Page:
How is the value of your property determined?

By March 5, 2015Appraisals

Ok here is a question we’re sure most loan officers and processors have heard from a borrower “How can the appraiser really know what my house if worth – I mean they were only there for like 20 minutes”.  We’ll give everyone some background on the actual appraisal process so they can better answer this question in the future.

This is an understandable question because most of the appraiser’s work is completed in the office doing research.

The appraiser will research the market area to determine if property values are increasing, decreasing, or remaining stable. They need to know neighborhood trends and what the current inventory of available housing is. They research public records to obtain information on the property and to ensure it complies with local zoning, among other things.

During the visit to the property when the appraiser completes their inspection, they will physically measure the property. This is where the GLA is obtained-NOT from public records or the tax assessor. During the inspection, the appraiser will note materials in each room, condition, any amenities, any external items that impact value (i.e., RR tracks behind the house, a gas station across the street, or an ocean view).

Once the appraiser has inspected the property, they will search for comparable sales through the MLS and other local data sources. These properties will be as similar as possible in regards to design, GLA, room count, condition and amenities. They may also talk to local real estate professionals active in the market. Once comparable have been selected, the appraiser must drive by each of them to observe any influences that will impact value.

Once all of the research is done, the appraiser will complete the appraisal report and develop their opinion of value.

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In developing an opinion of value, the appraiser considers recent sales of similar properties, which we know as Comparables. Rarely are two properties exactly the same, therefore the appraiser must account for differences between the property that sold and the property being appraised. These differences are reflected as “adjustments.” Adjustments are added or subtracted from the sale prices of the comparables in the Comp Grid to indicate an adjusted sale price. The adjusted sales prices will reflect the probable range of value for the subject.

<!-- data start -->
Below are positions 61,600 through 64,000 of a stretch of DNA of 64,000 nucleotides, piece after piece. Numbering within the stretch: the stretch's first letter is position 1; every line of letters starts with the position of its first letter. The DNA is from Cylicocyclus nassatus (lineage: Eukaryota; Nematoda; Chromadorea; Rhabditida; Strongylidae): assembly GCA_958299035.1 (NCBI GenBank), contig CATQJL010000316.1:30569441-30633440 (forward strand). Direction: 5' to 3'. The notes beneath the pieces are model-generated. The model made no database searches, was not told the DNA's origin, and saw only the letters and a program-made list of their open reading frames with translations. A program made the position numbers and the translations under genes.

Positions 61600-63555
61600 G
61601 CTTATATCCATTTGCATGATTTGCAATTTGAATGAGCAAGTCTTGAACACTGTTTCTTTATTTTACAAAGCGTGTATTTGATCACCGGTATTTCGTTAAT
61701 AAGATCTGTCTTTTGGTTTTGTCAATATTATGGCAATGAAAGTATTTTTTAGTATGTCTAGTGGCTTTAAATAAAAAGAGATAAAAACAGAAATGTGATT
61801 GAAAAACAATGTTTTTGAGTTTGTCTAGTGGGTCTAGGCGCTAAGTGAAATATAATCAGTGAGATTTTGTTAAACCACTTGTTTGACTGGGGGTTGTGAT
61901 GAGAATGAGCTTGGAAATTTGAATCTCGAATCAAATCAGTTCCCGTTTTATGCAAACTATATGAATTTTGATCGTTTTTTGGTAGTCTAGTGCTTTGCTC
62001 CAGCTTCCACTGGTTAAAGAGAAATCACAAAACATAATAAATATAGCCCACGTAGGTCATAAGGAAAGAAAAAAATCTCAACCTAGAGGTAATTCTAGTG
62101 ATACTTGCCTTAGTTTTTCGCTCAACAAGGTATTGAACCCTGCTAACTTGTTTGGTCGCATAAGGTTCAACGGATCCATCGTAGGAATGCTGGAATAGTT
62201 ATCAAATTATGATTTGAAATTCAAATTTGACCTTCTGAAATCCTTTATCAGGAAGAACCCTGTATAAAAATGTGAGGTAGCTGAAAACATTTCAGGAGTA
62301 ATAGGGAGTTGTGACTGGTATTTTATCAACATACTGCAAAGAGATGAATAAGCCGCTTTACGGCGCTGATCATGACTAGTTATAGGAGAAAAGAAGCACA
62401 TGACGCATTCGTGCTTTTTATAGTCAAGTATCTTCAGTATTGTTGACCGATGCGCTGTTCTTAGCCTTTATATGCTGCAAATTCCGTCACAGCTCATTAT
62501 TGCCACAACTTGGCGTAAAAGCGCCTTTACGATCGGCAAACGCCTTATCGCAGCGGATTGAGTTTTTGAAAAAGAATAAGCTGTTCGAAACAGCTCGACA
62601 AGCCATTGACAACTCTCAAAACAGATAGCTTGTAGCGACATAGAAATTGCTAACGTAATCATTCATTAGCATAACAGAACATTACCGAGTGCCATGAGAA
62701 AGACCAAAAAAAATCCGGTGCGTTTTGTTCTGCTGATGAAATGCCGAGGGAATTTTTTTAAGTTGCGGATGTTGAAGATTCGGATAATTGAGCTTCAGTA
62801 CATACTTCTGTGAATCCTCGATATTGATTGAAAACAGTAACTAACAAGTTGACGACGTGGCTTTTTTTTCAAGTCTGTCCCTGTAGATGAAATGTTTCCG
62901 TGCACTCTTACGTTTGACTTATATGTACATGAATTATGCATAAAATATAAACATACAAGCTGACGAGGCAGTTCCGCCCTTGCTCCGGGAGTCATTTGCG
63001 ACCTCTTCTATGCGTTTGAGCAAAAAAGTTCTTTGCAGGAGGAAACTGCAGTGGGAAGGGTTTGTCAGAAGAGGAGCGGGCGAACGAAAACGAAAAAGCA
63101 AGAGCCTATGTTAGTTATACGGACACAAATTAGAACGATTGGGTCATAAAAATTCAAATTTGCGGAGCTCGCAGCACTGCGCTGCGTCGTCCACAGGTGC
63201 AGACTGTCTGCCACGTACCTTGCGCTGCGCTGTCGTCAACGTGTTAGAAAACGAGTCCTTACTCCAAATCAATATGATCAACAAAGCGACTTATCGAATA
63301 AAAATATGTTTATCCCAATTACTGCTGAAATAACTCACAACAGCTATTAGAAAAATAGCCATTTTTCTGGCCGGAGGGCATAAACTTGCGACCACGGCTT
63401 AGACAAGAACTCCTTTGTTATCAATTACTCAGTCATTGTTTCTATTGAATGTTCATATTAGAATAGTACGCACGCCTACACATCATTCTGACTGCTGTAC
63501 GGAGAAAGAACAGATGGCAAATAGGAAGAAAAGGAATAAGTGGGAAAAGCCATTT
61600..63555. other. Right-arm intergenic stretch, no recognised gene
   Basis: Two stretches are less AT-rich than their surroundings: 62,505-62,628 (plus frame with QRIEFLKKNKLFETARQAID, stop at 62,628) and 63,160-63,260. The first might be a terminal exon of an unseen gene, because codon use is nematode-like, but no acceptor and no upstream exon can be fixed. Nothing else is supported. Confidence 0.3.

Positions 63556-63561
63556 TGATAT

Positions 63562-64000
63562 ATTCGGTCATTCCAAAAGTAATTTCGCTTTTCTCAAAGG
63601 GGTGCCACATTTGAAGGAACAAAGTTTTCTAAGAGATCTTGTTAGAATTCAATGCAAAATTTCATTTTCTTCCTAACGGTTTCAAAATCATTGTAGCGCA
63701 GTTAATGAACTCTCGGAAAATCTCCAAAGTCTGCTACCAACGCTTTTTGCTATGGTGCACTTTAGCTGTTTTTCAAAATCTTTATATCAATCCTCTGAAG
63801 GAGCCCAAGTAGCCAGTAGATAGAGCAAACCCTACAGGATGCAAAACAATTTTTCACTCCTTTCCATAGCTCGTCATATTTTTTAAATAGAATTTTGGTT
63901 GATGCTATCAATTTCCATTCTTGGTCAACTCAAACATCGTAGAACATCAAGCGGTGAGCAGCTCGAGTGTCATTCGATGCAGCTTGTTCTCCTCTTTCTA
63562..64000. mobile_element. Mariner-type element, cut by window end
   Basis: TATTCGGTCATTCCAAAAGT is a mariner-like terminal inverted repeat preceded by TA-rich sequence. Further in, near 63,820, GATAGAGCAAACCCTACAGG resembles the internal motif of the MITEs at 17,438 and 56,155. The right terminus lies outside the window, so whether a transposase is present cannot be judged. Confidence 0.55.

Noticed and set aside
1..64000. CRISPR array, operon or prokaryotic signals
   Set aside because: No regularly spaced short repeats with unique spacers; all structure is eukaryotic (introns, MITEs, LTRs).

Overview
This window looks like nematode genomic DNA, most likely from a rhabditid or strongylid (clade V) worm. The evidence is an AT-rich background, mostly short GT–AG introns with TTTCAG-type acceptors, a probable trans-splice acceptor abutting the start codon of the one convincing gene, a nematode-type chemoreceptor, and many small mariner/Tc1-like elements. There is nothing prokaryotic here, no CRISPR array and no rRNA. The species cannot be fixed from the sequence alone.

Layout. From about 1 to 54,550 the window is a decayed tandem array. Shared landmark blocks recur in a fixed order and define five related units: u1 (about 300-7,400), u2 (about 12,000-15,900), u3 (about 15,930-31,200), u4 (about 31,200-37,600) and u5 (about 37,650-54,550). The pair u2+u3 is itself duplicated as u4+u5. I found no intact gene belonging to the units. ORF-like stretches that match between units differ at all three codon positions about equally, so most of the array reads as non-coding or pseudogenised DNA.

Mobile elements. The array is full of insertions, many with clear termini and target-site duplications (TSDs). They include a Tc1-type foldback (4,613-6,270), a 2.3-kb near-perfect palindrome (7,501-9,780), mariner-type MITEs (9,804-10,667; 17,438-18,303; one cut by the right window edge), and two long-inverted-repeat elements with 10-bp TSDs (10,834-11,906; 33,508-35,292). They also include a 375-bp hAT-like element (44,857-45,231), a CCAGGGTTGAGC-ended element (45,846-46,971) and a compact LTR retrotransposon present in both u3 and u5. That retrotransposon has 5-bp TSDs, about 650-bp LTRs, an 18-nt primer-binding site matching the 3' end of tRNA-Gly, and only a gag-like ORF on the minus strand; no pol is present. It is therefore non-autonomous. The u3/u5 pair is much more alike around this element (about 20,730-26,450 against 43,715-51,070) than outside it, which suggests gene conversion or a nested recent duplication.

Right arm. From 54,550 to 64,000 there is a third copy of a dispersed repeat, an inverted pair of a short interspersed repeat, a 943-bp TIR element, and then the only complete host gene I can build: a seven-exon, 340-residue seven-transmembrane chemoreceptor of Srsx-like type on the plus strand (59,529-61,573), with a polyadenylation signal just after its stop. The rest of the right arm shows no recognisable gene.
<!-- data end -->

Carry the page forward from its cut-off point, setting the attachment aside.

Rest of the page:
Examples of some adjustments you’ll see are for GLA differences of 100 SF or more, 1 car garage vs. 2 car garage, varying bathroom counts, quality or condition.

One very confusing adjustment since implementation of the UAD is for quality and condition. The UAD requires the appraiser to utilize one of 6 options for these 2 items. Properties must be reported with the most accurate overall rating. This means that the property being appraised and a comp may both be in overall C3 condition, however the Comp may have some inferior upgrades so there will still be an adjustment to reflect this. In these cases, the appraiser should have comments clearly explaining this in the report.

Ideally all features and amenities the Subject has will be bracketed by the comps. While this is not an appraisal requirement-USPAP, FHA, Fannie and Freddie do NOT require bracketing-it is typically an UW requirement for the lender. If bracketing is not possible, the appraiser should explain why in the report.

ABOUT NATIONWIDE APPRAISAL NETWORK- NAN is an industry leader in appraisal management, providing a unique approach to appraisal management through customization, innovation, and quality. NAN website – 888.760.8899

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